Bacillus coagulans strain 36D1

Bacillus isronensis strain B3W22

Lysinibacillus sphaericus strain C3-41

Bacillus dielmoensis strain FF4T

 

0.2321

0.1385

0.1069

0.1866

0.1553

Bacillus bataviensis strain LMG 21833

73.22

 

0.1658

0.1395

0.207

0.1554

Bacillus coagulans strain 2-6

64.84

64.71

 

0.0505

0.1316

0.1057

Bacillus coagulans strain 36D1

64.62

64.49

95.94

 

0.1571

0.107

Bacillus isronensis strain B3W22

63.25

63.31

62.21

62.11

 

0.1981

Lysinibacillus sphaericus strain C3-41

63.5

63.61

61.78

61.76

69.18

 

Conclusion

On the basis of phenotypic, phylogenetic and genomic analyses (taxonogenomics), we formally propose the creation of Bacillus dielmoensis sp. nov. that contains the strain FF4T as type strain. The strain was isolated from the skin of a healthy Senegalese 16-year-old female living in Dielmo, Senegal.

Description of Bacillus dielmoensis sp. nov.

Bacillus dielmoensis (di.el.mo.en’sis. L. gen. masc. n. dielmoensis of Dielmo, the name of the Senegalese village where the female, from whom strain FF4T was cultivated).

Bacillus dielmoensis is an aerobic Gram-positive bacterium, non-endospore forming and motile. Colonies are 2 mm in diameter and white in color on blood-enriched Colombia agar. Cells are rod-shaped with a mean diameter of 0.6 μm (range 0.5 to 0.8) and a mean length of 4.2 μm (range 2.6 to 5.8). Optimal growth is observed aerobically, weak growth occurs under anaerobic conditions. Growth occurs between 30 and 45 °C, with optimal growth occurring at 37 °C. A catalase activity is present but not oxidase activity. A positive reaction is obtained only for esculin ferric citrate. Positive reactions are observed for esterase, esterase lipase, alkaline phosphatase, naphthol-AS-BI-phosphohydrolase, acid phosphatase, β-galactosidase, β-glucuronidase, α-glucosidase and β-glucosidase. B. dielmoensis is susceptible to amoxicillin, amoxicillin-clavulanic acid, ceftriaxone, imipenem, ciprofloxacin, gentamicin, doxycycline, rifampicin, erythromycin and vancomycin, but resistant to penicillin, trimethoprim-sulfamethoxazole and metronidazole.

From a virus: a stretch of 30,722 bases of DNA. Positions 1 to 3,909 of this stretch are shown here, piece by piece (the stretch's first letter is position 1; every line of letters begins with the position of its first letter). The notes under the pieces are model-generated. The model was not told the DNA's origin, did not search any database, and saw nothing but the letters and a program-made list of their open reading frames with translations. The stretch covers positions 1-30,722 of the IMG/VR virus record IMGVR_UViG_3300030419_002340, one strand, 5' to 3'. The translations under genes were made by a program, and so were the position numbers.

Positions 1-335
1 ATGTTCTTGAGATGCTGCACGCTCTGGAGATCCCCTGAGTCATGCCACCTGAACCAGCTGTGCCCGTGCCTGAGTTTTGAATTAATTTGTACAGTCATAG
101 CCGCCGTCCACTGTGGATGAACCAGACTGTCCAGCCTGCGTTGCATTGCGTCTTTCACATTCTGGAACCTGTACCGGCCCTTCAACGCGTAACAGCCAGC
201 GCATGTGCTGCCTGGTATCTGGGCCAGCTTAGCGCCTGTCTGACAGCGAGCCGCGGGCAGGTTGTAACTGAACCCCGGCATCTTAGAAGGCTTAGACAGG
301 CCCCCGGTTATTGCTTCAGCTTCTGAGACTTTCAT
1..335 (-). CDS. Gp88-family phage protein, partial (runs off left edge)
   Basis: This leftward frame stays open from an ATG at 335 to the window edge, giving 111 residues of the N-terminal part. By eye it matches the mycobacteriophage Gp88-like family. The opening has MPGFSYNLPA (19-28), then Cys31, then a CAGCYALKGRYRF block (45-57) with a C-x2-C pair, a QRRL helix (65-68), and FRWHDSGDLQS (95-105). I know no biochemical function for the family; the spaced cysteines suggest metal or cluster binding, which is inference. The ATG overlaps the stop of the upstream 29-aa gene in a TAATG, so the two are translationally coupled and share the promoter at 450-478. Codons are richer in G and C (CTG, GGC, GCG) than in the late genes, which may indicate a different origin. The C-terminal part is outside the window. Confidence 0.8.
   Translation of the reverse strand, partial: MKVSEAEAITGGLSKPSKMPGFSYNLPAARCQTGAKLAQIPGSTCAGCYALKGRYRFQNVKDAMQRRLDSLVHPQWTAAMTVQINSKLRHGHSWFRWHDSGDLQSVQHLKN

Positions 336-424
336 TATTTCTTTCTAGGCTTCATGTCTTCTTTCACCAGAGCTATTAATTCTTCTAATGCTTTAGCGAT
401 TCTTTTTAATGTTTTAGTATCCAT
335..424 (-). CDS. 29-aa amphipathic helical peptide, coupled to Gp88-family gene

The G + C content of the genome is 40.8 %. The 16S rRNA and genome sequences are deposited in GenBank under accession numbers HG315676 and CCAD000000000, respectively. The type strain FF4T (= CSUR P3026 = DSM 27844) was isolated from the skin of a healthy female in Dielmo, Senegal.

Abbreviations

CSUR: 

Collection de Souches de l’Unité des Rickettsies

DSM: 

Deutsche Sammlung von Mikroorganismen

CNERS: 

National Ethics Committee of Senegal

BHI: 

Brain Heart Infusion

MALDI-TOF MS: 

Matrix-assisted laser-desorption/ionization time-of-flight mass spectrometry

TE buffer: 

Tris-EDTA buffer

SDS: 

sodium dodecyl sulfate

MAGi: 

Marseille Average genomic identity

AGIOS: 

Average Genomic Identity of Orthologous Gene Sequences

GGDC: 

Genome-to-genome distance calculator

dDDH: 

Digital DNA-DNA hybridization

Declarations

Acknowledgements

This study was funded by the Méditerranee Infection Foundation.

Authors’ Affiliations

(1)
Aix-Marseille Université, URMITE, UM63, CNRS 7278, IRD 198, Inserm U1095, Faculté de médecine
(2)
Campus International UCAD-IRD
(3)
Université Cheikh Anta Diop de Dakar, Laboratoire de Parasitologie générale
(4)
Special Infectious Agents Unit, King Fahd Medical Research Center, King Abdulaziz University

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© Lo et al. 2015